When Google introduced Gmail in 2004, it set the Internet buzzing about its revolutionary approach to Web-based email. What’s so different about Gmail?
Massive amounts of storage—for free. Back in 2004, most Web-based email programs offered maybe a couple of megabytes of storage. (If you wanted more, you could buy it.) Gmail roared onto the scene with a full gigabyte of storage—that’s 1,000 megabytes (enough space to store 500,000 pages of email)—and it didn’t cost a cent. And Google keeps adding more space. As of early 2008, Gmail was offering over six gigabytes of free storage.
A new way of organizing your messages. Most email programs use folders to organize your email. This works pretty well—until you’re trying to find a particular message and you can’t remember which folder you stuck it in. Instead of folders, Google has introduced two innovations for organizing your email: labels and conversations. Labels are colored identifiers you can add to email messages to make them easy to find. You can sort by labels, create a filter to label messages automatically, and even stick more than one label on a message. Gmail also keeps back-and-forth email replies together in conversations, making it easy to find a particular email within the context of a larger dialog.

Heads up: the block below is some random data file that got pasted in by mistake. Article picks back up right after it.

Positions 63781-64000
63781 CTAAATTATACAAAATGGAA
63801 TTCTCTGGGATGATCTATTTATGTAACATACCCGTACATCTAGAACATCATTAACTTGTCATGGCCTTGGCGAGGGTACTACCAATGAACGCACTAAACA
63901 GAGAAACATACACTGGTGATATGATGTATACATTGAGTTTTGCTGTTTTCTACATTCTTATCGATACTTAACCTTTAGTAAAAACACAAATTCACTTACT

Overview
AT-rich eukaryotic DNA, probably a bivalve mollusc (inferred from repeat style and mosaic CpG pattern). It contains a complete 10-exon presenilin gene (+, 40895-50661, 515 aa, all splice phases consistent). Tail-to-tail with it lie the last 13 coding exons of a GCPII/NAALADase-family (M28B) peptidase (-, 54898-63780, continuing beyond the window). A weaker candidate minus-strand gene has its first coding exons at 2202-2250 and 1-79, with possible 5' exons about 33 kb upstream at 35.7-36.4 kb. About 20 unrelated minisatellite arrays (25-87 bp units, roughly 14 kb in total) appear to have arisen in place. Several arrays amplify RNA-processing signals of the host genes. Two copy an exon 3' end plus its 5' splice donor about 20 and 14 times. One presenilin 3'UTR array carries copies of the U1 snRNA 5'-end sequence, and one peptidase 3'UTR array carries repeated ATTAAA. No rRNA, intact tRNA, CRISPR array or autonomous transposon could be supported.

Excellent searching ability. Google applied its searching expertise to email, making it a snap to zero in on any email you’ve ever sent or received—fast. You can even fine-tune your search ...